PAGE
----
The absence of corruption and the presence of the rule of law and property rights (for all forms of assets, physical and financial) are taken for granted in the UK. We tend to think that the protection of property rights is only a problem in countries such as Zimbabwe or Venezuela.
As a result, we fail to realise that huge levels of corruption are a fact of life on our doorstep in Europe, for countries such as Romania, Lithuania and Hungary. Decades of communism made corruption an institution. The 25 years since the fall of the Berlin Wall have simply made corruption more profitable.
According to surveys of those admitting to bribery, the UK is the least corrupt country in Europe, with only one in 100 citizens saying they regularly paid bribes (I was surprised even 1 per cent admitted to it). The comparable figure for Hungary is one in five and for Lithuania it is one in four. Romania is the most corrupt country in Europe, with one in three citizens admitting to regular bribery.
This matters, it really matters, because of the economic, political and harrowing personal consequences of corruption beyond just bribery. From an economic standpoint, undermining property rights is playing with fire. Without strong property rights the foundations of capitalism are built on sand, because investors are denied the fruits of their investment. A lack of property rights is the economic equivalent of declaring war. Why would you invest in something, which could be forcibly removed or destroyed?
Property rights have been likened to the oxygen of an economy. As a general rule, the difference between poverty and prosperity is property. Nations prosper when private property rights are well defined and enforced. And when they’re not, economies begin to die. At the very least property rights are a necessary but not sufficient condition for prosperity.
There is powerful empirical evidence showing property rights are a critical factor in explaining economic performance. Per capita GDP is twice as high in nations with the strongest protection of property rights. Countries with a very corrupt judicial system are also very poor – on average.
Property rights are foundational to political freedom as well. Nobel Laureate Milton Friedman argued that property rights are “the most basic of human rights and an essential foundation for other human rights”.
Perhaps most damaging of all are the personal testimonies of those who have been the victims of state sponsored corruption. I recently became aware of the case of Alexander Adamescu, a German national, whose father Dan Adamescu (a hugely successful entrepreneur in Romania) has been thrown in jail in Romania on trumped-up charges. Anyone familiar with this case becomes very angry, not just for Dan Adamescu, but for his son as well (who is living with his family in London).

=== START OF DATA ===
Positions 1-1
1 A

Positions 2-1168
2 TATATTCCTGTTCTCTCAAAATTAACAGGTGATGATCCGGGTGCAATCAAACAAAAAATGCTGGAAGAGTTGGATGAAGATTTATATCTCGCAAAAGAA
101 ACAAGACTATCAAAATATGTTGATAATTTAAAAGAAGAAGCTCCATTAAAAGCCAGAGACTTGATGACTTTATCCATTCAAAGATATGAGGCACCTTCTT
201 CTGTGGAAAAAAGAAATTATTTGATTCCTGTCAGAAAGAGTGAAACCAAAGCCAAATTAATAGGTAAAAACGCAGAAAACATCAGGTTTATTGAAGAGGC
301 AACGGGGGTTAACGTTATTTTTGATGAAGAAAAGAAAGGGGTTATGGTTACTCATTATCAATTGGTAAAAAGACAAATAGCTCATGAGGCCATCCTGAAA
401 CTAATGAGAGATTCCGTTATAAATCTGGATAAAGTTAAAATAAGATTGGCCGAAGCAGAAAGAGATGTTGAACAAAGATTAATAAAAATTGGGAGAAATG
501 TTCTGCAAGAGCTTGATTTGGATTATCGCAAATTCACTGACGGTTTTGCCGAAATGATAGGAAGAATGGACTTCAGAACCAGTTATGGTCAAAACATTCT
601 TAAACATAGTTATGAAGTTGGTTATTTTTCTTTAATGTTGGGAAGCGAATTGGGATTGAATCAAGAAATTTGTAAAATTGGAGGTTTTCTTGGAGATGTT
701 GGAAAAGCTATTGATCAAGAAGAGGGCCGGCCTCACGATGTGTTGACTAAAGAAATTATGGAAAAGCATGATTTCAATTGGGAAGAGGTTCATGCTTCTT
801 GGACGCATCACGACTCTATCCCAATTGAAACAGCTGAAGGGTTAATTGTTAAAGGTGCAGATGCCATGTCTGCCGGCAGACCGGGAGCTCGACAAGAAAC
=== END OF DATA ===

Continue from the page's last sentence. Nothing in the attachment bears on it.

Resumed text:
Romania has issued a European Arrest Warrant for Alexander Adamescu, in gross violation of key tenets of Romanian and international law. The entire process stinks, and was accompanied by a raid against the businesses the Adamescus led. One commentator has coined the term “lawfare” to describe the harassment of legitimate firms and political enemies by politicians.
Romania is one of the few countries which can claim a former Prime Minister indicted for corruption. In 2015 the then Prime Minister, five other ministers and 21 members of both houses of parliament were indicted. Imagine that happening in the UK! You would think this might be the end of the story, but it isn’t, far from it.
Despite a high profile anti-corruption drive, the country has been so impregnated by decades of communism that the drive itself has been corrupted. Communism is dead, but its mindset – of the forceful expropriation of property rights – is alive and kicking.
The Heritage Foundation Index of Economic Freedom stated in 2016 that “Romania has struggled to meet the EU’s anti-corruption requirements amid resistance from much of the political class. The courts are under-resourced and subject to chronic corruption and political influence... high levels of corruption weaken prospects for dynamic long-term development.” Should we enforce a European Arrest Warrant in such circumstances? I think not.
Corrupt officials, blinded by their own retro communist thuggery, greed and resentment may succeed, but it is ordinary Romanians who will ultimately suffer. In a twenty-first century world of footloose capital, innovation and ideas, countries with a poor reputation for property rights, corruption and individual liberty will be last in the queue for inward investment.